Electric vehicles promise to shake up the metals industry, conferring the status of essential on some hitherto largely sidelined elements and threatening the demand of other well-established ones. But before looking at that putative change, it is perhaps interesting to consider the position of EVs themselves.
Elon Musk’s Tesla has recently launched its first ‘mass-market’ vehicle ( the two models already in the market are both too high-value to qualify as mass-market) and if the order book so far (orders accompanied by cash deposits, it is worth noting) proves robust, then the idea of an affordable electric car looks a lot closer to reality. There are of course other manufacturers, but Tesla seems to be the one which has made the greatest strides in addressing the major bugbear of the product, namely, range.
I would suggest that there are principally three potential reasons for buying an electric car. First, you believe in the zero-emission argument and take the view that the car is a positive ecological benefit. Second, you like the fact that the running costs are substantially lower than those of an internal combustion engine vehicle. Third, regardless of the other two, you prefer the driving experience. Most buyers, I guess, would have a mixture of those three concepts behind their purchase decision.
The first is probably the most interesting and the most open to debate and interpretation. Clearly, no polluting gases emerge from an exhaust pipe, as would happen with a conventional motorcar. So at that immediate level, the case seems clear - if I drive an EV, my car doesn’t create atmospheric pollution. Well, up to a point. A recent survey has been published which questions that simple case. (The other obvious point - that the power has to be generated somewhere, so it may simply be case of moving a problem from one place to another - I will come to in a moment. ) The more surprising issue (to me, at least) is in a journal called Atmospheric Environment. The authors of that paper (Peter Achten and Victor Timmers) have studied the non-exhaust emissions produced by conventional cars and EVs. I’ll be clear here: I had no idea that non-exhaust emissions were even a thing. Well, they are, and it transpires that EVs produce more than regular cars. This is the mixture of particles produced by brake and tyre wear, and the reason EVs are more polluting is that they are - because of the technology in them - heavier than the equivalent internal combustion powered vehicle, thus putting more pressure on brakes and tyres. This isn’t an insignificant issue; Achten and Timmins contend that non-exhaust emissions are in fact a greater source of pollution in petrol and diesel cars than the engine emissions. Research has - seemingly - found that exhausts account for approximately one third of the particulate emissions of a conventional car, with the remainder being principally tyre and brake dust. Anecdotally, drivers of EVs find their tyre usage higher than on conventional vehicles, which would seem to confirm the findings. Now, this doesn’t make any difference to the CO2 and NOx emissions, but it does flag up a concern. The likelihood, given the development work which is going on, is that this issue will be resolved as the weight of EVs is brought down, but it is, nevertheless, an indicator that we are not yet entirely in the right place with EVs.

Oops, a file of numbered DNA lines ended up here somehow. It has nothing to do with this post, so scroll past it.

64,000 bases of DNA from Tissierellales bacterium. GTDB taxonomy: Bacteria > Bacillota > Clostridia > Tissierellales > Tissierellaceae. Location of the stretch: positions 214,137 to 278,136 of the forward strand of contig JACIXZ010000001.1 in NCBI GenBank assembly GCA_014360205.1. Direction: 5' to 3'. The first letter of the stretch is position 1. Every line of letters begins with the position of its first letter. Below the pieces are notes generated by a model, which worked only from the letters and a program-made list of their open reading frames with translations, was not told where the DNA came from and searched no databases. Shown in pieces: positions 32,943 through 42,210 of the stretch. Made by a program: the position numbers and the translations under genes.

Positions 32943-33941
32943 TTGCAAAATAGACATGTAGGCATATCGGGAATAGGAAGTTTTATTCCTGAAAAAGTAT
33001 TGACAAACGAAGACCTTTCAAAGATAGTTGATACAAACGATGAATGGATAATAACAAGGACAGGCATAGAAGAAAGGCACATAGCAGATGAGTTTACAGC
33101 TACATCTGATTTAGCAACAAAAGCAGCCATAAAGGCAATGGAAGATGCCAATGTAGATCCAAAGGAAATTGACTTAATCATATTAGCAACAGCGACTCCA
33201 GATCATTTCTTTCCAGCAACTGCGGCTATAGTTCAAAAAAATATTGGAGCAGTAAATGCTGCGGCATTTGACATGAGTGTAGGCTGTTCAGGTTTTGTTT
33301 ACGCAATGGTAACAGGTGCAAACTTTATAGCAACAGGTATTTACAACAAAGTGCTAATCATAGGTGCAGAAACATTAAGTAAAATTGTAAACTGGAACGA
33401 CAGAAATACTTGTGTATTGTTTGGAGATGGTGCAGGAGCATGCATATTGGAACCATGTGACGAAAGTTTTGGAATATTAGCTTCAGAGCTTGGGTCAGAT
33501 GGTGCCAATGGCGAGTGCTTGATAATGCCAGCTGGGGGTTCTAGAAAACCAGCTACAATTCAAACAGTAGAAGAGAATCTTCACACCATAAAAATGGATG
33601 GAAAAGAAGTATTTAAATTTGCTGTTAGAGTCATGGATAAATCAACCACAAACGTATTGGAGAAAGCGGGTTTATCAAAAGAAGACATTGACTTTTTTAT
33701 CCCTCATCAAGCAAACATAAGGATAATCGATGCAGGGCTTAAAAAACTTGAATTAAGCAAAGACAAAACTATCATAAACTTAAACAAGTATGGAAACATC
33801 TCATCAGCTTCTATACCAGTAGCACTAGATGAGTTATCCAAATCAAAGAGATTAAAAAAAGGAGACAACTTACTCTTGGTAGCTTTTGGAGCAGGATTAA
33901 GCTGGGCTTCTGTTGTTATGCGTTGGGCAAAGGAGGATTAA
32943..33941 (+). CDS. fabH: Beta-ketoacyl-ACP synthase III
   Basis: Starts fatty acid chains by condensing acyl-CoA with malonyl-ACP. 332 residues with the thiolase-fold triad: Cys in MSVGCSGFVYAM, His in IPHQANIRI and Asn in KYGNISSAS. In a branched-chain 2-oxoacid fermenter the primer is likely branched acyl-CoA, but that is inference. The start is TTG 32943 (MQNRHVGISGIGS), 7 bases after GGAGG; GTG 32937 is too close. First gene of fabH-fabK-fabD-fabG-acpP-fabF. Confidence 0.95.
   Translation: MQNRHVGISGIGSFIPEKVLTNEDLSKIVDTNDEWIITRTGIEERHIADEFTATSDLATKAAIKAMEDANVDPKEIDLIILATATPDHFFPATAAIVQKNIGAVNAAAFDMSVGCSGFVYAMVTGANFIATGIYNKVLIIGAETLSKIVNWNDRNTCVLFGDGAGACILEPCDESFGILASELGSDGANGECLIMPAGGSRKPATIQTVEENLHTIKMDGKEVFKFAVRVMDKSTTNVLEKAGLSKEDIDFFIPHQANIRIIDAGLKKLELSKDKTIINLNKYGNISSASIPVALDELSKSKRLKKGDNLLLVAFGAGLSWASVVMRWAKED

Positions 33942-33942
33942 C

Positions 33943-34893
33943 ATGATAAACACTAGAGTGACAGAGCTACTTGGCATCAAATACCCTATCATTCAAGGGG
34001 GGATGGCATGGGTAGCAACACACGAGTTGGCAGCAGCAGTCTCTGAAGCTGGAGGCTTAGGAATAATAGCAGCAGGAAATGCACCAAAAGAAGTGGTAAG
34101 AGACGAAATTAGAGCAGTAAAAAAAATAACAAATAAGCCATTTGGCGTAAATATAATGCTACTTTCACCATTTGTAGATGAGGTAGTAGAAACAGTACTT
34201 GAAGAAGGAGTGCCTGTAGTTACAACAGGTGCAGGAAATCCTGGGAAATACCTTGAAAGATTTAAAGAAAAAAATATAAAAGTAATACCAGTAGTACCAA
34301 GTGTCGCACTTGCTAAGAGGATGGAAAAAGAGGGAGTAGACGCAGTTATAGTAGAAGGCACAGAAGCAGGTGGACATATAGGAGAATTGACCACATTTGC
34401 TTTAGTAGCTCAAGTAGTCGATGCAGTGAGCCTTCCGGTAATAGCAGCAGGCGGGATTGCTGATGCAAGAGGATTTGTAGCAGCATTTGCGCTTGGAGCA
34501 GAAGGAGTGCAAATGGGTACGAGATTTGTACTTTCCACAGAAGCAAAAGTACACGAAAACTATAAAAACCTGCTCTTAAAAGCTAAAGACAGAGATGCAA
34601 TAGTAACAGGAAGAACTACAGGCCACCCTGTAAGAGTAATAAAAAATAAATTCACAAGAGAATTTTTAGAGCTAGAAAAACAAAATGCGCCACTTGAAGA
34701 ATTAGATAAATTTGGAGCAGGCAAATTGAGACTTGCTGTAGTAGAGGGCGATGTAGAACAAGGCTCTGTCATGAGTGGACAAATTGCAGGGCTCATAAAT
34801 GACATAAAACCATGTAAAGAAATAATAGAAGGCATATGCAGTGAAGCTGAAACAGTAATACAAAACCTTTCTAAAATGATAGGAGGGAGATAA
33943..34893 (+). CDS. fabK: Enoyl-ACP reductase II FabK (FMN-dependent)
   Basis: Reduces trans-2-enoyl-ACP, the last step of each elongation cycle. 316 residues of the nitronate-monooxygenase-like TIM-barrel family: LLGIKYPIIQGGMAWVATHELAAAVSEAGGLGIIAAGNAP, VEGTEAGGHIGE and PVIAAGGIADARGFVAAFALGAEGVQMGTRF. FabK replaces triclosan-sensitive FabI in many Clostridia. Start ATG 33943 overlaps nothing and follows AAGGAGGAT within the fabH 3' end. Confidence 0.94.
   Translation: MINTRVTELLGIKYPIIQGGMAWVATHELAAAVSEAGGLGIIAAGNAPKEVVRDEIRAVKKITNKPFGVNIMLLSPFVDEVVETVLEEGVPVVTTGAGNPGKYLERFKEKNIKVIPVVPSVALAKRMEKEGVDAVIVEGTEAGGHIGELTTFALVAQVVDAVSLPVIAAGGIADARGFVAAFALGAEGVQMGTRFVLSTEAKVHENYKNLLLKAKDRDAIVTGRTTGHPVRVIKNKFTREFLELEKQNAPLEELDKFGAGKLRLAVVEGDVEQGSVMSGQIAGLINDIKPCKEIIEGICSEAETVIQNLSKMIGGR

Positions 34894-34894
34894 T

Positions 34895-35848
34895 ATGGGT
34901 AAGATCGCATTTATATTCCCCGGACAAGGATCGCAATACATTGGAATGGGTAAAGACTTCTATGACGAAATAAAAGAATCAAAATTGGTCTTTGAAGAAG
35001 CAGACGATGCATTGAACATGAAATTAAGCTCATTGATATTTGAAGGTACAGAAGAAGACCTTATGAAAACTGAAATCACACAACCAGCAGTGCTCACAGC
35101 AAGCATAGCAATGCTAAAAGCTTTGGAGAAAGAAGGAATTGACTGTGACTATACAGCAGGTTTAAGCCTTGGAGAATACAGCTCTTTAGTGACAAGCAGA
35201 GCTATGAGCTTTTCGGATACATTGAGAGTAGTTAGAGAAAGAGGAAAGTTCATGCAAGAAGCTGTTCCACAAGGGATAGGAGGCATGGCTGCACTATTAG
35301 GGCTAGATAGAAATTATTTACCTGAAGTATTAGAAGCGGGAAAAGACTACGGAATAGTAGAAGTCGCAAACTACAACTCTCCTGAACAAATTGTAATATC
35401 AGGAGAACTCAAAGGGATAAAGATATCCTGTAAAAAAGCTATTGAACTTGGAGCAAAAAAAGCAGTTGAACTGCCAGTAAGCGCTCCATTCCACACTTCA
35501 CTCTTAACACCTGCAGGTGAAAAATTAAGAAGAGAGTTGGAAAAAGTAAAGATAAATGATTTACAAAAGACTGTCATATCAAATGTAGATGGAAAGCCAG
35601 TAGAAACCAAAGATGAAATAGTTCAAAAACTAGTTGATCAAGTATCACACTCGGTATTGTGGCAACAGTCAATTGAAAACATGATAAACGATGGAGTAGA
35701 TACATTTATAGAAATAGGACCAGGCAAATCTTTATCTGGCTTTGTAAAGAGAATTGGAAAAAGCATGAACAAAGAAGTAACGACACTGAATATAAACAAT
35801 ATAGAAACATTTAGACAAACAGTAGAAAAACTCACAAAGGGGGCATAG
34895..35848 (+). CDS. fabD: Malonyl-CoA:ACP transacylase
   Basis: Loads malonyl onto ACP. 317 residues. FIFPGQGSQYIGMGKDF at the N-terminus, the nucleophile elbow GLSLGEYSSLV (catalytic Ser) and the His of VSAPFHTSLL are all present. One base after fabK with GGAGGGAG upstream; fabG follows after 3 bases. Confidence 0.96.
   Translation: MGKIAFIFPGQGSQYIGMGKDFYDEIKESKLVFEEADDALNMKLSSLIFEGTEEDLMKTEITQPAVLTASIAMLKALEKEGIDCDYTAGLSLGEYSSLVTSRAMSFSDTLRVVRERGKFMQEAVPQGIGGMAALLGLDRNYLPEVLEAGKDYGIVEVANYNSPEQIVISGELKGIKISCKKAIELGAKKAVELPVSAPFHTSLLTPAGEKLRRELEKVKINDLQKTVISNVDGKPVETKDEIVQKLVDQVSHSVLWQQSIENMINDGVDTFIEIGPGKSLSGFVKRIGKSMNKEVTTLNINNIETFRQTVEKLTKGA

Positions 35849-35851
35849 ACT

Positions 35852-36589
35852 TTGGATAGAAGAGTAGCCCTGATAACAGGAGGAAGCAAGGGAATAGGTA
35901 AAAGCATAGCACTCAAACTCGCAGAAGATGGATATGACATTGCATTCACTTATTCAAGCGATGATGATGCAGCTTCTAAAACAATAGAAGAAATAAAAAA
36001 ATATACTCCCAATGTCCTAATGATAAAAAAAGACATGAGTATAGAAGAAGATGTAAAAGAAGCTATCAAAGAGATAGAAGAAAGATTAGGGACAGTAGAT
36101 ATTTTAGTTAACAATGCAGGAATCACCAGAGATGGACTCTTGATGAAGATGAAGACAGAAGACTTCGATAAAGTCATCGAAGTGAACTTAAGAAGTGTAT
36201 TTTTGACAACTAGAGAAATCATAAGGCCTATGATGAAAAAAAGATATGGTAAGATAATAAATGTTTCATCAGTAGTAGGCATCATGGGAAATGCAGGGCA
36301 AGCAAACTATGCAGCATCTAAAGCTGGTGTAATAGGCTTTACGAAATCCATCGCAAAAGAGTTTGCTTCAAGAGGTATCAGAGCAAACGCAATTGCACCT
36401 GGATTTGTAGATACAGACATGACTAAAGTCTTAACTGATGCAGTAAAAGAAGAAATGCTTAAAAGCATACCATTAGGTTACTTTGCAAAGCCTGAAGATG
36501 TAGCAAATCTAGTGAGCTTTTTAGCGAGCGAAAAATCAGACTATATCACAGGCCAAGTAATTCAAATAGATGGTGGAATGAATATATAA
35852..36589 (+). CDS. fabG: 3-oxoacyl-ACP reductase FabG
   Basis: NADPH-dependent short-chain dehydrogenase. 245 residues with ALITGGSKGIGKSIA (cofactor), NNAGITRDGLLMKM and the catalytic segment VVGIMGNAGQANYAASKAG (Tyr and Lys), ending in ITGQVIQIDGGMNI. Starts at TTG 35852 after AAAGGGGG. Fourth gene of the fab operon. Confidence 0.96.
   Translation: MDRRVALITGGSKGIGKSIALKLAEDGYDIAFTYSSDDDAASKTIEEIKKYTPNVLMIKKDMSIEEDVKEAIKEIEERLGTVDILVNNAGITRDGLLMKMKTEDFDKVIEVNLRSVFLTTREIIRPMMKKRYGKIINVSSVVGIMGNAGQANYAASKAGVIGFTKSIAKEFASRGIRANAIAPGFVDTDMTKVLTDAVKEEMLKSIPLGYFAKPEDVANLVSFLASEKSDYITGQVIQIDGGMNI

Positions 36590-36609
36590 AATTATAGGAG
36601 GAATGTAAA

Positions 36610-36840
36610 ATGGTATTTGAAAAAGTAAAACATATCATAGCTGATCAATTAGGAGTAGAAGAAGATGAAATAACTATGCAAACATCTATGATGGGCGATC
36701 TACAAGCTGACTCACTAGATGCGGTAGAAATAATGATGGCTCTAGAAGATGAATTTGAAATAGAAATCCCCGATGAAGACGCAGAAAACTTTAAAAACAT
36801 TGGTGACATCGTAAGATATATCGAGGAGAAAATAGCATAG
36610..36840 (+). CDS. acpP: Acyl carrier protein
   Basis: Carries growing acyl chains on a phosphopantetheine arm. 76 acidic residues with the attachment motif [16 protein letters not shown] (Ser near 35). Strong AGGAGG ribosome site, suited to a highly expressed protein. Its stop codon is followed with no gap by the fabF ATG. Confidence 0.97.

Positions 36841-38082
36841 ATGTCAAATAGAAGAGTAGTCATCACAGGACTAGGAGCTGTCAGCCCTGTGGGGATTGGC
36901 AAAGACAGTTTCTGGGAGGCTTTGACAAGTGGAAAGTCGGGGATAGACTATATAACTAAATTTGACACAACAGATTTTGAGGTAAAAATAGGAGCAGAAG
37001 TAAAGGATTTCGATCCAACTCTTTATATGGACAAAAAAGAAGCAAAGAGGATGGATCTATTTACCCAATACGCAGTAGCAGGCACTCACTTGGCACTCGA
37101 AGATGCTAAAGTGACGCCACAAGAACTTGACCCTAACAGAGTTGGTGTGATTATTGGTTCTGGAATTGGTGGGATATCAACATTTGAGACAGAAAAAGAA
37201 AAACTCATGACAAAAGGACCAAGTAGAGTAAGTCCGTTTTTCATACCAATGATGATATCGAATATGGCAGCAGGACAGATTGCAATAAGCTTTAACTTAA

Nuance and differentiation